to 60 in 12.5 seconds, and managed 109mph on the Bonneville Salt Flats. In 1967 the car received the Taunus 1500cc
4-cylinder engine which made the car more refined, but surprisingly not any quicker. Saab released the redesigned Sonett III in
1970 with cool pop-up headlights. But sales of the Sonett were low throughout
its life and Saab ended production in 1974 to focus on its mainstream cars. And by now Saab was selling more and more
of them. By 1965 it had sold 250,000, and it sold another
50,000 the following year. In 1968 they created the larger Saab 99 to
join the 96. The company instantly went from a maker of
quirky cars, to a semi-luxury car maker, spoken in the same breath as BMW’s 2002 and Alfa
Romeo’s Giulia, and the car sold well in the USA. It got the first ever headlight wipers in
1971 and heated seats in 1972. Volvo is known as a company obsessed with
safety, but Saab pioneered many safety features and made it a top priority. To save money, they used Triumph’s new 4-cylinder
engine, on an exclusive 4-year contract. By 1972 they’d bought the rights to produce
the engine and continued to improve it, and it would be used in one form or another until
2009. But the 99’s party piece came in 1978. Saab had merged with Scania trucks in 1969,
and one thing Scania knew about was turbochargers. With fuel prices sky high, and Saab wanting
their 4-cylinders to compete with V8’s, they created the 99 Turbo, one of the first
production turbo cars. The public loved its increased power; 143hp
with a 124mph top speed. The Saab 900, introduced in 1978, would go
on to be Saab’s best-selling car. Like many Saab’s up to this point, the front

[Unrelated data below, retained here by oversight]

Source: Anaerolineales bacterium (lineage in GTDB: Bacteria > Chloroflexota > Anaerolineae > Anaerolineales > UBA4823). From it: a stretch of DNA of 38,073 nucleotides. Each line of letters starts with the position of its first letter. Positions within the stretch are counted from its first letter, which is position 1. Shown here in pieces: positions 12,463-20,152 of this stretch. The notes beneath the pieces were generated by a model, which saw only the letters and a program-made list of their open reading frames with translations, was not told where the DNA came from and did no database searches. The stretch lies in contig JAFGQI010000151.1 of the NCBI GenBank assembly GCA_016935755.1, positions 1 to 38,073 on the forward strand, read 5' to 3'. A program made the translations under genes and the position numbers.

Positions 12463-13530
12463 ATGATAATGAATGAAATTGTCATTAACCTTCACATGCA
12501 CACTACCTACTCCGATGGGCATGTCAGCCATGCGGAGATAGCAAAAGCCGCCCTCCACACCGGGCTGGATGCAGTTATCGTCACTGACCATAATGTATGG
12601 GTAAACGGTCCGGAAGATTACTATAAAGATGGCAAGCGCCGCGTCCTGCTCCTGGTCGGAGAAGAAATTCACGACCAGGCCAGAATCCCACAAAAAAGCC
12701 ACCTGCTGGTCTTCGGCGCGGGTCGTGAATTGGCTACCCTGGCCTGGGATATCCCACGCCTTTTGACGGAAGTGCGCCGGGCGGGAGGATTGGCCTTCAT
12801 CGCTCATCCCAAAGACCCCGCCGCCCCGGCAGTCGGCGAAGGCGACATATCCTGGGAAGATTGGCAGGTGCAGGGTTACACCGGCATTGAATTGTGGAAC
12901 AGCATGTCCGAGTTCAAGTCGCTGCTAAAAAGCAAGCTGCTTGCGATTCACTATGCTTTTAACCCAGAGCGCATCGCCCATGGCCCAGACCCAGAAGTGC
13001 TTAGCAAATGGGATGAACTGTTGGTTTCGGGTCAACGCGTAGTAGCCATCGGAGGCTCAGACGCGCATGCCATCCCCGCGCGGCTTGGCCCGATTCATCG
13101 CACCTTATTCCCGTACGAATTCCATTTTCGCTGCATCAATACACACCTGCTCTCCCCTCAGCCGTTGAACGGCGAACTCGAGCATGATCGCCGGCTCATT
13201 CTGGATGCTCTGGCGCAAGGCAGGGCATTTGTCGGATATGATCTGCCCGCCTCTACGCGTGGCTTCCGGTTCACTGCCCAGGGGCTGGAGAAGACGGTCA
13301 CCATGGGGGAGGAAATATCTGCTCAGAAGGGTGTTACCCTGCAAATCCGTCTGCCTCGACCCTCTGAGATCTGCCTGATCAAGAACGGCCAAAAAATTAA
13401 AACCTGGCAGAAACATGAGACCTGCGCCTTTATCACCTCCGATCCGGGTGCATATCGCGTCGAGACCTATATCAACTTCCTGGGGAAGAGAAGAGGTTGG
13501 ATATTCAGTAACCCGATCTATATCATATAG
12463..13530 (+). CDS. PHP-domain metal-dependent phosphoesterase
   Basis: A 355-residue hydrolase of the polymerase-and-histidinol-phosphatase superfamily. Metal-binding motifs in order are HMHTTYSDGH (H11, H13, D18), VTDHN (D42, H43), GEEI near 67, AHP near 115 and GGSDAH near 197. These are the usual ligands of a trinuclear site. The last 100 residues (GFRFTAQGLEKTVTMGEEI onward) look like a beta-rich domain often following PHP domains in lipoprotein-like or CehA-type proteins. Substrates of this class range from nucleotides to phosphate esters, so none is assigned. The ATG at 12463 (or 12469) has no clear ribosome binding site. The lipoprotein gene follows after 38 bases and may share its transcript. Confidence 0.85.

glass was highly curved to provide exceptional visibility on the sides. Many put this down to Saab’s military aircraft
heritage, as they were still producing civilian and fighter aircraft after all these years. And Saab continued to use its jet aircraft
heritage to sell cars. The old Saab 99 continued production and would
be sold until 1987 in its revised design as the Saab 90. To round out Saab’s range, in 1978 they
struck a deal with Fiat to sell the Lancia Delta as the Saab-Lancia 600 in Sweden. This agreement led to a broader agreement
to create the Saab 9000, released in 1984. A close relative to The Fiat Chroma, Lancia
Thema and Alfa Romeo 164, it pushed Saab further into the luxury car category, which help US
sales. The seats were apparently inspired by the
classic Muppet Show sketch “Pigs in Space”, but I’m guessing not much was inspired by
the Swedish chef! Saab sold just one model in the 1960s, but by
the mid-1980s, at least in Sweden, it was selling four different cars. But despite the fact that two of these were
modified Fiat’s, the company was in dire financial straits. Rising costs were shrinking profits. The company looked around for potential suitors
and found it in General Motors. GM had been trying to produce high margin
luxury models in Europe for decades through Vauxhall / Opel, but by the late 80s customers
wanted prestige German brands, and GM realised they needed a company like Saab to compete. For Saab’s part, they eyed GM’s vast US
dealer network, hoping to expand its main export market. But the two companies were like chalk and
cheese. GM was like your strait-laced dad, with freshly
starched shirts and shiny shoes. Saab was the unruly teenager who was always
out late, driving fast and thinking big. Almost immediately GM was asking its unruly
teen to do the sensible thing and rebadge its Opel Vectra with minor modifications. Saab rebelled. The first fruits of their collaboration was
the updated Saab 900 in 1994. It was supposed to be a lightly restyled Opel
Vectra, but only 1/3 of the car was an Opel, and the other 2/3 reworked with Saab’s “magic”. That in itself was OK, but Saab focused on